BPI and IIB Comment on Fed Proposal to Revise the Report of Select Money Market Rates

The Bank Policy Institute[1] and the Institute of International Bankers[2] appreciate the opportunity to comment on the proposal by the Board of Governors of the Federal Reserve System to revise the Report of Selected Money Market Rates (FR 2420).[3]The Associations understand the Federal Reserve’s desire to “improve monitoring of the transition away from the London Interbank Offered Rate (LIBOR), strengthen the reference rate production process, and ensure the integrity of reported data,”[4]and are generally supportive of the proposed new data item to specify the day-count convention used for all interest rates reported on FR 2420, as well as the addition of reference rate options for floating-rate time deposits and CDs. However, there are significant concerns with respect to the proposed changes to the submission dates of the FR 2420, particularly regarding the proposed submission deadline of Parts A, B, and D. In addition, our letter includes a request for clarification with respect to the added reference rate options and the new day-count convention data item, as well as recommends the release of the modified draft reporting instructions for comment, prior to implementation of the clarifying additions to the instructions noted in the proposal.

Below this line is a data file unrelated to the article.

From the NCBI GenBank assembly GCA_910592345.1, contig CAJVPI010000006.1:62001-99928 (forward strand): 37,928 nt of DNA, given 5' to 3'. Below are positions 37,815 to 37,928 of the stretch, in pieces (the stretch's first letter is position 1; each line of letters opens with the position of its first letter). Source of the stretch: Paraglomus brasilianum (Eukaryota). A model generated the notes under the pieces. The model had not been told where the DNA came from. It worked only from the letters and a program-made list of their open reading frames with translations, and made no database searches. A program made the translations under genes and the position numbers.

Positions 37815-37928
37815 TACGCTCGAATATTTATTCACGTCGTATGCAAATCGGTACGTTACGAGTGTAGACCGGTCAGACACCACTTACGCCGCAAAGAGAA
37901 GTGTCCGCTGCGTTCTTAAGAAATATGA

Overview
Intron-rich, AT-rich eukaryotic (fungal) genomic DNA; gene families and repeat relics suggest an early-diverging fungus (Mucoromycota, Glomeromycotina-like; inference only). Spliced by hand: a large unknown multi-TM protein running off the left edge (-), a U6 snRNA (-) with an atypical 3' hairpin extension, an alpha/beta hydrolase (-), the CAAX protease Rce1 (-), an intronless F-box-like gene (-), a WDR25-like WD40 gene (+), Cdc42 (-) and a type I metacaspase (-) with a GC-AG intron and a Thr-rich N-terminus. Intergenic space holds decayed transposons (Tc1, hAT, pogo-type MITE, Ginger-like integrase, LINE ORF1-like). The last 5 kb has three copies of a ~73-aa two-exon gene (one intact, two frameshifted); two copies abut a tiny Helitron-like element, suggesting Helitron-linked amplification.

To read the full comment letter, click here, or click on the download button below.

[1] The Bank Policy Institute is a nonpartisan public policy, research and advocacy group, representing the nation’s leading banks and their customers. Our members include universal banks, regional banks and the major foreign banks doing business in the United States. Collectively, they employ almost 2 million Americans, make nearly half of the nation’s small business loans, and are an engine for financial innovation and economic growth.

[2] The Institute of International Bankers is the only national association devoted exclusively to representing and advancing the interests of the international banking community in the United States. Its membership is comprised of internationally headquartered banking and financial institutions from over 35 countries around the world doing business in the United States. The IIB’s mission is to help resolve the many special legislative, regulatory, tax, and compliance issues confronting internationally headquartered institutions that engage in banking, securities and other financial activities in the United States. Through its advocacy efforts the IIB seeks results that are consistent with the U.S. policy of national treatment and appropriately limit the extraterritorial application of U.S. laws to the global operations of its member institutions.

[3] 86 Fed. Reg. 23971 (May 5, 2021).

[4] Id at 23972.